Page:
Secretary-General Ban Ki-moon today underlined the importance of promoting food security, saying that ensuring everyone has enough to eat has a positive spill-over effect on health, education and the empowerment of women, key catalysts for progress towards internationally agreed poverty eradication targets.
“Food security is also a matter of peace and security – as we have witnessed in recent years with riots over food prices in many countries,” said Mr. Ban when he addressed the meeting of the Civil Society on Food Security and Sustainable Development in the Spanish capital, Madrid.
The Secretary-General told the gathering that his High-level Task Force on the Global Food Security Crisis, established in 2008, had developed a comprehensive framework for action that recommended a twin-track approach on food security – addressing both the immediate needs, as well as the structural causes of food insecurity.
“Support for smallholder farmers is at the centre – with strong links between food security and land, water, environment and women’s empowerment,” said Mr. Ban.
He pointed out that donors have since 2009 pledged generous financial support at the Group of 8 (G8) and Group of 20 (G20) summits to improve global food security, and that developing countries have also raised their investments in agriculture.
Mr. Ban encouraged all partners to support Scaling Up Nutrition, an inter-agency initiative which stresses that a massive effort to combat under-nutrition is essential to meeting the Millennium Development Goals (MDGs).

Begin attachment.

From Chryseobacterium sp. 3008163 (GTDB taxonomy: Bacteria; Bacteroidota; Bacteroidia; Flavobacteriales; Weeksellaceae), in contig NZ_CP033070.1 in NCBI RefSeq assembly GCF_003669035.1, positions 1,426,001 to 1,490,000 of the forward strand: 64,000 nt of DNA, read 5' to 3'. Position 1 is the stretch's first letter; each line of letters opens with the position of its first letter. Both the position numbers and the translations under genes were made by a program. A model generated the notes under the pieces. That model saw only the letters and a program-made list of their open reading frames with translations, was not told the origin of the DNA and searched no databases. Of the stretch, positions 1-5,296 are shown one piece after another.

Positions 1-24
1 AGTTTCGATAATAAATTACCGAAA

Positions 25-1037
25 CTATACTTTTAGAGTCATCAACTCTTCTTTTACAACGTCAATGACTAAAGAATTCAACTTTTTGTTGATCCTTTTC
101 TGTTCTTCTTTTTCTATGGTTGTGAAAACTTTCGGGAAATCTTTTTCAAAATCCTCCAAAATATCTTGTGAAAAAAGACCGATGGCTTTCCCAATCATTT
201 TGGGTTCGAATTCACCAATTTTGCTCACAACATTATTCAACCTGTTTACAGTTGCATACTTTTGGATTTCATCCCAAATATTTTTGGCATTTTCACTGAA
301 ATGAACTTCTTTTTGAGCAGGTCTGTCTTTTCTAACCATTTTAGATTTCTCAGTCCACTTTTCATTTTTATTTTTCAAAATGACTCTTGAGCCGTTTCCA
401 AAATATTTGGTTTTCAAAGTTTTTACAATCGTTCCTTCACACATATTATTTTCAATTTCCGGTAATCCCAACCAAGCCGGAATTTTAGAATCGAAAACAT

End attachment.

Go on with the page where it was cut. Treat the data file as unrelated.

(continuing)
He said some of the key challenges to achieving global food security and better nutrition included ensuring that the funds pledged are invested in sustainable agriculture and creating stronger partnerships between governments, businesses and civil society.
International organizations and the G20 leadership should also work together to limit excessive food price volatility, and governments must be encouraged to expand and improve food-based safety nets that safeguard nutrition.
Mr. Ban also called greater efforts to ensure that trade in food commodities becomes more open and equitable, including through ensuring that the Doha Round of the World Trade Organization (WTO) talks is concluded as soon as possible.
“Meeting these specific challenges – as well as the comprehensive goal of sustainable development – demands commitment, creativity and leadership,” said Mr. Ban.